Q: I am making an oily gel with Sucragel® and Sucrablend which I have to heat for the Sucrablend to dissolve. Do I also need to heat the oil phase?
A: Unless you have any solid ingredients in the oil phase, this phase can remain cold even if the Sucragel® phase is heated.
Q: Can Sucragel be used to make wet wipes?
A: Yes. To make a lotion to be sprayed onto a wipe, simply dilute the Sucragel with water, add a small amount of a stabiliser and preserve. Alternatively, if you want additional oils in your solution, stir these into the Sucragel and then dilute with water. It has the added benefit of allowing the lotion to be shipped as a ‘concentrate’ to be used when it’s needed.
Q: My manufacturing team and I have concerns about scale up as the process in the laboratory is very labour intensive. Do you have any advice for scale up?
A: Yes. We have a scale up guide to assist your manufacturing team. Scaling up is actually simpler and less labour intensive than the lab trials as more oil can be added at once as the stirring speed and size are much faster and bigger than a propeller stirrer in the lab.
Q: Can Sucragel® be used to disperse fragrances?
A: Sucragel® can be used to disperse up to 5% essential oils or fragrance. Slowly stir the fragrance into the Sucragel® using a propeller stirrer. The mixture should thicken into a gel/paste which will easily disperse into your aqueous base. For a clearer product, Sucragel® AP V2 can be used at about 2.5% for every 0.1% fragrance to produce a clear or almost clear solution with water (different fragrances give different clarities). This works best with systems that do not contain terpenes.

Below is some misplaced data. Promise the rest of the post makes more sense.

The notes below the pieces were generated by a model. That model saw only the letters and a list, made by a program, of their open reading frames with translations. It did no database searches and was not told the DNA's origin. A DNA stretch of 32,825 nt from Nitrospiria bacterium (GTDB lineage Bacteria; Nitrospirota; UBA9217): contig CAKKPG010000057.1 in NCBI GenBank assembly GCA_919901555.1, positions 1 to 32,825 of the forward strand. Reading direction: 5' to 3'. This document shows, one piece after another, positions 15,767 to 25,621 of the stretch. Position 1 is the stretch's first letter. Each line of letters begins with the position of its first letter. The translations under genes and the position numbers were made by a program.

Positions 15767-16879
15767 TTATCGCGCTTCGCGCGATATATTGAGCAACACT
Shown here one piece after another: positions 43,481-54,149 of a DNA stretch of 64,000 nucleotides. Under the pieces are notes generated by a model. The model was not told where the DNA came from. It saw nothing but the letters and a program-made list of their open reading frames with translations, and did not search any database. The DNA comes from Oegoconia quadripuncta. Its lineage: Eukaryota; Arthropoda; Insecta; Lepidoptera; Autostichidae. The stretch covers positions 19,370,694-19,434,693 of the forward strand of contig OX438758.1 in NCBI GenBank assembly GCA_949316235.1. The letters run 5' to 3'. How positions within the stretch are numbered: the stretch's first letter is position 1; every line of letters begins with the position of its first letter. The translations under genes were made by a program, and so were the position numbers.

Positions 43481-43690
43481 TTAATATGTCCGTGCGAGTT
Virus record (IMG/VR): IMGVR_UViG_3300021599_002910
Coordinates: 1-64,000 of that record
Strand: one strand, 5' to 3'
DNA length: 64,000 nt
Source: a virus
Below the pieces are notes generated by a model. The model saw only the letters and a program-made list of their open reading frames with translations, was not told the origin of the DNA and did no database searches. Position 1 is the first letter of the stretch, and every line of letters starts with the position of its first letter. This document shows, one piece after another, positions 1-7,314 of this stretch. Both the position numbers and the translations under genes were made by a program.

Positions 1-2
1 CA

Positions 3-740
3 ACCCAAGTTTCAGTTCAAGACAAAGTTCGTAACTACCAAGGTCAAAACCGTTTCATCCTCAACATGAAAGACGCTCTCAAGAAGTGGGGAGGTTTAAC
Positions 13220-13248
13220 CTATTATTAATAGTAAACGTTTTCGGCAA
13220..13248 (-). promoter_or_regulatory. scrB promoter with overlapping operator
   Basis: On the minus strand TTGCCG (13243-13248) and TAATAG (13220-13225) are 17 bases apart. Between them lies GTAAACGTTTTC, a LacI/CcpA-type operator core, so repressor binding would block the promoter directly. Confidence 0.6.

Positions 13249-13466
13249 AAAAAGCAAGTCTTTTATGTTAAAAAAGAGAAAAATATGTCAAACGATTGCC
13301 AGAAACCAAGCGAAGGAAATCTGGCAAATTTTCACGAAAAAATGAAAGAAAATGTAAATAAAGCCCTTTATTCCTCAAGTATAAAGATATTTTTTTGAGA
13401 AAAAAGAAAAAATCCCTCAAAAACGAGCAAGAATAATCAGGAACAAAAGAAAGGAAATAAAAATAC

Q: I’ve made a cream with Sucragel® and it very quickly split. What went wrong?
A: It is likely that the pH dropped below 4.5 or in extreme cases above pH 8. Gels, creams and lotions made with Sucragel® should be kept above pH 4.5 and below pH 8. Dropping below or above that boundary for even a short time, for example when buffering, will cause the emulsion to split.
Also, note that Sucragel® only emulsifies the system, it will not add viscosity or stability to the water phase. Therefore it is important to add a rheology modifier to ensure the water phase is stabilised.
Q: I have been using Sucragel® CF to make an oily gel but it is too expensive, can I switch to Sucragel® AP V2?
A: Yes, you can switch to Sucragel® AP V2, but you will need to take into account the following points:
- You can use 2/3rds the amount of AP V2 than CF, (15% instead of 20% to gel oils)
- Because there isn’t any oil in the AP V2, you need to add the oil slightly slower at the beginning
- You will still need to use Sucrablend to ensure high temperature stability.
Q: I’ve made an oily gel but it is not transparent. What has happened and what can I do?
A: Clarity is achieved when the refractive indexes of each of the raw materials add up. If your gel is not transparent is likely that some water has been lost during manufacture. Add small amounts of water (drop by drop) until clarity is restored.